Here, the Requester finds himself in a potentially complicated situation, not of his making, but which may be perceived by the public as a matter involving a conflict of interest under the Ethics Code. In his position as a County official, the Requester is required to perform many and varied duties, some of which are specifically prescribed by statute and others which are discretionary in nature. In this situation, the Requester is required by statute to serve as a member of the board of directors of the nonprofit Corporation, which was created by State law for the public good of the citizens of northern Delaware and whose sources of the overwhelming majority of its funding include governments in Delaware, primarily the State government. The most likely reasoning used by the State legislators when they decided that the Requester and other government officials must serve on the board of directors of the Corporation includes the fact that the interests of the Corporation and the interests of the County and those other governments are intertwined and not likely to conflict. Indeed, it is difficult for the Commission to conjure a circumstance where the interests of the County and the interests of the Corporation diverge. In the unlikely circumstance where their respective interests do not merge, the Requester, as a member of the board of the Corporation, has the opportunity to voice his dissent at board of director meetings.

            The Requester is also required by statute to officially approve or disapprove of the transfer of jurisdiction of the land from the County to the Municipality. The State Code which places this duty upon the Requester does not contemplate, on its face, the delegation of this duty by the Requester to someone else in County government.[16] The controlling State statute does, however, set forth a list of hurdles which must be met by the Municipality, in specified order, all of which must be completed in that order, or the transfer may not legally take place. As of this writing, certain of those steps which must take place before the Requester is formally asked to provide his approval or disapproval have not yet been undertaken and/or completed.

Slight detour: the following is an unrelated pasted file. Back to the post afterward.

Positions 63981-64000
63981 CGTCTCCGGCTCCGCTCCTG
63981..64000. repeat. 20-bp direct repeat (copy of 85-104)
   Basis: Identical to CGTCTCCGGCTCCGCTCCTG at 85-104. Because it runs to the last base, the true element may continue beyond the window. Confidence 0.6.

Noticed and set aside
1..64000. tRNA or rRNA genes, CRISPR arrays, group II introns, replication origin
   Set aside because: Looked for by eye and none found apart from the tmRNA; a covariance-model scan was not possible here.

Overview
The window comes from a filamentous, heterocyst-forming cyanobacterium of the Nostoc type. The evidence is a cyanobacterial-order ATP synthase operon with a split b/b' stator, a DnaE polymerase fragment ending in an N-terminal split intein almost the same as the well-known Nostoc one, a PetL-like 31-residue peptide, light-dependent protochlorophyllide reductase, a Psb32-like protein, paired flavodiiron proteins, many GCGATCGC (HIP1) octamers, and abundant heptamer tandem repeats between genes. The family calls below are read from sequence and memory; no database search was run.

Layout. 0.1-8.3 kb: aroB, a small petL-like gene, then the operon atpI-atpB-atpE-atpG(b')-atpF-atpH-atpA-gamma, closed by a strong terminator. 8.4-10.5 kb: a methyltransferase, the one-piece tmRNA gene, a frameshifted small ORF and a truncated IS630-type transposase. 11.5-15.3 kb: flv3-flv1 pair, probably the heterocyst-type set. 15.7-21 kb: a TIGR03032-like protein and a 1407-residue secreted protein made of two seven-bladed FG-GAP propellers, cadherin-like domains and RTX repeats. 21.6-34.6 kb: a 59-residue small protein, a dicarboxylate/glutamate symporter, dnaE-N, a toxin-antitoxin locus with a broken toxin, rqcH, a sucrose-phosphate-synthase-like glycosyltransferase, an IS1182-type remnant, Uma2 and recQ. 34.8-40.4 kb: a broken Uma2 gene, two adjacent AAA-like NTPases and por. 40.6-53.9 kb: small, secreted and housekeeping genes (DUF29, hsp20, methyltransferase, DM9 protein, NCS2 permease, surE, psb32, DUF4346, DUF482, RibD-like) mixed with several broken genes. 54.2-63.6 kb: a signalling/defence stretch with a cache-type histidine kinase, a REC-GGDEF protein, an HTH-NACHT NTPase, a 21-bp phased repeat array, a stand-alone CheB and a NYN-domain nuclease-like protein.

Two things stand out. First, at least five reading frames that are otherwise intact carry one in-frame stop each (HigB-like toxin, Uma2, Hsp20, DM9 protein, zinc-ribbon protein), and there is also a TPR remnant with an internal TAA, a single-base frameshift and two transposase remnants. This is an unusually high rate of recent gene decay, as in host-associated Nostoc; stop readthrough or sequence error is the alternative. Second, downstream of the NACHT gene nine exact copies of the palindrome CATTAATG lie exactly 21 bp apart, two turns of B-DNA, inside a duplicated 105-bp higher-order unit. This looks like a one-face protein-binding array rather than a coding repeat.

If the statutory requirements are met and the transfer of the jurisdiction of the land takes place, which would have to include an approval by the Requester, that transfer will benefit the Corporation by potentially facilitating one or more development and/or redevelopment projects being handled by the Corporation. The success of these projects will also benefit the Municipality, which is ostensibly why the Municipality is trying to obtain the jurisdiction of the land from the County. Because of the nature of the Corporation, however, the success of the projects will also, at least in theory, benefit the County. The extent of that benefit is uncertain, as is the success of the Corporation’s projects.